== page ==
LOS ANGELES (TheWrap.com) – Nicollette Sheridan’s ongoing legal battle hit a stumbling block on Friday, as a judge vacated the scheduled September retrial date and ordered both sides to enter settlement talks with a different judge.
Judge Elizabeth Allen White of Los Angeles Superior Court vacated the retrial date after admitting to being confused by wording in a writ issued by the court of appeals which put a temporary stay on the retrial.
The writ prevented Sheridan’s team from going ahead with the wrongful termination claim, but allowed for Sheridan’s team to amend its complaint and make claim under California Labor Code 6310 (b), which protects employees from being terminated or threatened with termination if they make a complaint about workplace safety.
“Frankly, I find the language puzzling,” the judge said.
The judge also ordered attorneys for both sides to return to settlement talks to Judge Helen Bendix on July 20.
During Friday’s hearing, Baute continued to try to make the case for a wrongful termination claim.
“To keep this simple, Ms. Sheridan was fired before her contract was up,” Baute told the court.
“Mr. Baute has argued this nine times,” Adam Levin, attorney for Touchstone, countered, adding, “The plaintiff is frankly ordering nonsense. The plaintiff is asking the court to violate the court of appeal.”
Judge White concluded, “I am going to let the court of appeal sort it out … I will do whatever the court of appeal asks me to do.”
Sheridan originally sued Touchstone and ABC for $20 million for being improperly fired after she said she was slapped by Marc Cherry in a dispute. Cherry countered that he was merely attempting to give Sheridan stage direction, and that the decision to kill off her character, Edie Britt, was made months before the incident.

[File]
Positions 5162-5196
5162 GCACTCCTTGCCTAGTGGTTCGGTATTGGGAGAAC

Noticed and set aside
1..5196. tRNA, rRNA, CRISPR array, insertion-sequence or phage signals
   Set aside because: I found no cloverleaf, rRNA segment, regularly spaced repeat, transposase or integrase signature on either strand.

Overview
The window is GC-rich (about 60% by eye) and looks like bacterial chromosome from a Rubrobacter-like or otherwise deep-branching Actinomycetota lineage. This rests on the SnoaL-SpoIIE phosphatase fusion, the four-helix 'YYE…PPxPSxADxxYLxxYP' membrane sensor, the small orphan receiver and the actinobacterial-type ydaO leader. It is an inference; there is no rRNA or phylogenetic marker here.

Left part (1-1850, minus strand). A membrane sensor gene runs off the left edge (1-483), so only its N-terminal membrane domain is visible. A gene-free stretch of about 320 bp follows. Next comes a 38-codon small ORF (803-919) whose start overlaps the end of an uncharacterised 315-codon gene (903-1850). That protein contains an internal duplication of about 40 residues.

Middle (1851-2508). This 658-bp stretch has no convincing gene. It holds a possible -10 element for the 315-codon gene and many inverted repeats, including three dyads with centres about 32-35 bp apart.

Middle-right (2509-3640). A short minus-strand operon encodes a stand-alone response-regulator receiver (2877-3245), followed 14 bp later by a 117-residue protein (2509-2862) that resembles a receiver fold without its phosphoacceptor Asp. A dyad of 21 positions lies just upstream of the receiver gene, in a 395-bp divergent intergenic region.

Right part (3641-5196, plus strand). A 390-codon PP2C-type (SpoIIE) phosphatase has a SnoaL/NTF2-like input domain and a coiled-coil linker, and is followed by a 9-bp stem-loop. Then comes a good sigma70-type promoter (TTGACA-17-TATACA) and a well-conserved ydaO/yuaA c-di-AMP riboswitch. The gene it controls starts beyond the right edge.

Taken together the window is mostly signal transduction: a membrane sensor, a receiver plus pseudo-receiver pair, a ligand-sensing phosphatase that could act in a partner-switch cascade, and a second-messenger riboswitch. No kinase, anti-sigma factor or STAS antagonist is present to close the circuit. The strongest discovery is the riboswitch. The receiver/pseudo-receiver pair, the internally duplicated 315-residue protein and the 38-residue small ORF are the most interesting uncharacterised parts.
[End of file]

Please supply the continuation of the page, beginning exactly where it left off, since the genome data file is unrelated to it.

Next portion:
In March the case ended in mistrial after the jury failed to reach a verdict. A retrial had been set for September 10, before Judge White vacated the date.
On May 31, an appeals court issued the temporary stay, affirming an appeal by ABC lawyers that argued that Sheridan did not have the right to sue for wrongful termination.
Sheridan’s attorney Mark Baute told TheWrap on Friday that he will focus on preserving the wrongful termination claim, despite the appeals court’s writ.
“The trial court recognizes, as did the Court of Appeal, that the Section 6310 (b) claim must go forward and the complaint amended to include that claim,” Baute told TheWrap after the hearing. “The trial court wishes to have the Court of Appeal resolve through the writ process whether the wrongful termination in violation of public policy will also go forward.”
Levin had no comment for TheWrap.